*This is the fifth of a series of articles on “Type Parameters and
Type Members”. If you haven’t yet, you should
start at the beginning,
which introduces code we refer to throughout this article without
further ado.*

Let’s consider a few values of type `MList`

:

```
val estrs: MList = MCons("hi", MCons("bye", MNil())): MList.Aux[String]
val eints: MList = MCons(21, MCons(42, MNil())): MList.Aux[Int]
val ebools: MList = MCons(true, MCons(false, MNil())): MList.Aux[Boolean]
```

Recall
from the first part
that the equivalent type in `PList`

style is `PList[_]`

. Now, these
variables all have the “same” type, by virtue of forgetting what their
specific element type is, though you know that every value of, for
example, `estrs`

has the same type.

Lists hold values of the same type, and as you might expect, you can put these three lists in another list:

```
val elists: PList[MList] =
PCons(estrs, PCons(eints, PCons(ebools, PNil())))
```

Again, the equivalent is `PList[PList[_]]`

. We can see what this
means merely by doing substitution in the `PList`

type.

```
sealed abstract class PList
final case class PNil() extends PList
final case class PCons(head: MList, tail: PList)
// don't compile this, it's a thought process
```

Equivalently, `head`

would have type `PList[_]`

, a homogeneous list of
unknown element type, just like `MList`

.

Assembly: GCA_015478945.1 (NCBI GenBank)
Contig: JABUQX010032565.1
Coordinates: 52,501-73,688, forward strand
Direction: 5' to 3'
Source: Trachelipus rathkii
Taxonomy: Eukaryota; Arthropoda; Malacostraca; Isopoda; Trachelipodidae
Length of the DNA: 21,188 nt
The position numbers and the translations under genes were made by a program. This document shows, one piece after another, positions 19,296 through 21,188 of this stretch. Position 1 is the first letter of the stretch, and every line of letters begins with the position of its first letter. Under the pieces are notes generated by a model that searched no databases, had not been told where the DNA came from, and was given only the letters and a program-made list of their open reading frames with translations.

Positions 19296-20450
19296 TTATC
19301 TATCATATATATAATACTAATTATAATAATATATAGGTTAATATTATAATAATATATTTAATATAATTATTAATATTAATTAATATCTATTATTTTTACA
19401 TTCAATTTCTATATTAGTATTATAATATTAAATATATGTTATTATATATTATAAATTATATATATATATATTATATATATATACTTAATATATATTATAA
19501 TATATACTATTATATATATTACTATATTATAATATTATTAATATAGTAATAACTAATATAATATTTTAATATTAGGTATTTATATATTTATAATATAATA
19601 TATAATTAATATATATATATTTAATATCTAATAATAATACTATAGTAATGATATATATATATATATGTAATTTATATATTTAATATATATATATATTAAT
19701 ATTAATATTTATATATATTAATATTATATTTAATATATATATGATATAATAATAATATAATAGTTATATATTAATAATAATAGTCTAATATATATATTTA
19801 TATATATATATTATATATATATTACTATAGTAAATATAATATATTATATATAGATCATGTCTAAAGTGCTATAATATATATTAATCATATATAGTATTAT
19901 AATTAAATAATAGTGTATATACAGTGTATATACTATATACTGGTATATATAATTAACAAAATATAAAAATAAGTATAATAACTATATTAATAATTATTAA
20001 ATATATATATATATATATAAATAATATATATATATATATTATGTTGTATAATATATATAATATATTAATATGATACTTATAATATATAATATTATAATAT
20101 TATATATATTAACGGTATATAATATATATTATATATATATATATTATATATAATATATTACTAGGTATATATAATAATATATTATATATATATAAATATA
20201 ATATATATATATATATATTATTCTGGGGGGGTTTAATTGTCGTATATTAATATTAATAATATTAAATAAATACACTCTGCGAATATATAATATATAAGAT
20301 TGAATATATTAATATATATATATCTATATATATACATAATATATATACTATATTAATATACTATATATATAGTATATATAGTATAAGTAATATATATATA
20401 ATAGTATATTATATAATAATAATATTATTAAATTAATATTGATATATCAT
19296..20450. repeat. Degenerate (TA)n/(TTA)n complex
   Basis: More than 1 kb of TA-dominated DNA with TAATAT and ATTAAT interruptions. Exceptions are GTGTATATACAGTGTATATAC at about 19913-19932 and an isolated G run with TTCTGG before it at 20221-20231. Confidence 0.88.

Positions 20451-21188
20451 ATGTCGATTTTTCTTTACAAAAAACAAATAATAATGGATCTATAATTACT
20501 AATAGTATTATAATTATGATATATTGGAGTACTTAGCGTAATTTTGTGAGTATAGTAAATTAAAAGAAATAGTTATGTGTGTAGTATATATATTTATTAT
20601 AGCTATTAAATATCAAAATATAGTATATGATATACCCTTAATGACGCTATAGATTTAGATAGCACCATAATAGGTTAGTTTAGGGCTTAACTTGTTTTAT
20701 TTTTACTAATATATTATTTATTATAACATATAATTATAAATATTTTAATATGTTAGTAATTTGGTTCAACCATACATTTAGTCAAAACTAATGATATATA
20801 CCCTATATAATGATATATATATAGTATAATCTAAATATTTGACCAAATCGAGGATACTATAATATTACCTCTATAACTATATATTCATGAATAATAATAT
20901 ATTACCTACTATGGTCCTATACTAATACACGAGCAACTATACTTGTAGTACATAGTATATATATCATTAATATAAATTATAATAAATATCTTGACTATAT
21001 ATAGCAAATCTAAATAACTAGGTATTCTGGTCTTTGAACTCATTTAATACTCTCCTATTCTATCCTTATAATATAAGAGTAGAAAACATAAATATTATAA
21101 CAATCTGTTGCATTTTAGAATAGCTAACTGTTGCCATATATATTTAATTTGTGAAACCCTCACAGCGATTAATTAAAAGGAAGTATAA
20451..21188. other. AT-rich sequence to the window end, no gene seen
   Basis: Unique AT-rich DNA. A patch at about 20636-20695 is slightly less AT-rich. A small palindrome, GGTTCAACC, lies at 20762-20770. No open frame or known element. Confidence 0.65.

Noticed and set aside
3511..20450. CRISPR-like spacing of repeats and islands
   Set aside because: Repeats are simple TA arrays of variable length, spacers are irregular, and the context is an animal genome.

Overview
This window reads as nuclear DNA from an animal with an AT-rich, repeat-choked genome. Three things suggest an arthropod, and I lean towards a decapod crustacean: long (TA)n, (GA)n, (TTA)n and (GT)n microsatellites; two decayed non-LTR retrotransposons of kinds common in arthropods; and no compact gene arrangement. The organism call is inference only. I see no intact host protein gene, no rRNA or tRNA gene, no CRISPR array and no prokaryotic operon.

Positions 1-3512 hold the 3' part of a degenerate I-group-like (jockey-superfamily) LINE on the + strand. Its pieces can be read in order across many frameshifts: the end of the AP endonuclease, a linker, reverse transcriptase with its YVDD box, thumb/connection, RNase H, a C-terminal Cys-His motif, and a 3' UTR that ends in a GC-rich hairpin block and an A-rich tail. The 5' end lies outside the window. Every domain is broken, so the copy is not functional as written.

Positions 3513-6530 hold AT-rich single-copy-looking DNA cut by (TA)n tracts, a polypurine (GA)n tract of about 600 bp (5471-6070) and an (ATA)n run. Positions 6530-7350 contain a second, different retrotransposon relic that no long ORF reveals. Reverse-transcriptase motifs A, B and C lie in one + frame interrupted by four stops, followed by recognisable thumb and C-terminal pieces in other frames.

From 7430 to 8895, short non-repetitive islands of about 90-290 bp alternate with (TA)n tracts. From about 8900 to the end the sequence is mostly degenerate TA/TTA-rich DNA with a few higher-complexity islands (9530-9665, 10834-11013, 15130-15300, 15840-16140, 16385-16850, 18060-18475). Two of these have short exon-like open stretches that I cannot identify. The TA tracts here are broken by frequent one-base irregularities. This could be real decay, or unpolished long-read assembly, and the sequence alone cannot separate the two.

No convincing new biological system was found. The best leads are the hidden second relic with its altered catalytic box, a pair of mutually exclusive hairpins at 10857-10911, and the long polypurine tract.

But we come to a problem. Suppose we wish to count the elements of doubly-nested lists.

```
def plenLength(xss: PList[PList[_]]): Int =
plenLengthTP(xss)
def plenLengthTP[T](xss: PList[PList[T]]): Int =
xss match {
case PNil() => 0
case PCons(h, t) => plengthT(h) + plenLengthTP(t)
}
TmTp5.scala:16: no type parameters for method plenLengthTP:
⤹ (xss: tmtp.PList[tmtp.PList[T]])Int exist so that it
⤹ can be applied to arguments (tmtp.PList[tmtp.PList[_]])
--- because ---
argument expression's type is not compatible with formal parameter type;
found : tmtp.PList[tmtp.PList[_]]
required: tmtp.PList[tmtp.PList[?T]]
```

According to our equivalence test, neither of these methods works to implement the other! This despite the “simple rule” we have already discussed. Here’s the error the other way.

```
TmTp5.scala:20: type mismatch;
found : tmtp.PList[tmtp.PList[T]]
required: tmtp.PList[tmtp.PList[_]]
```

The problem with calling `plenLengthTP`

from `plenLength`

is *there is
no one T we can choose, even an unspeakable one, to call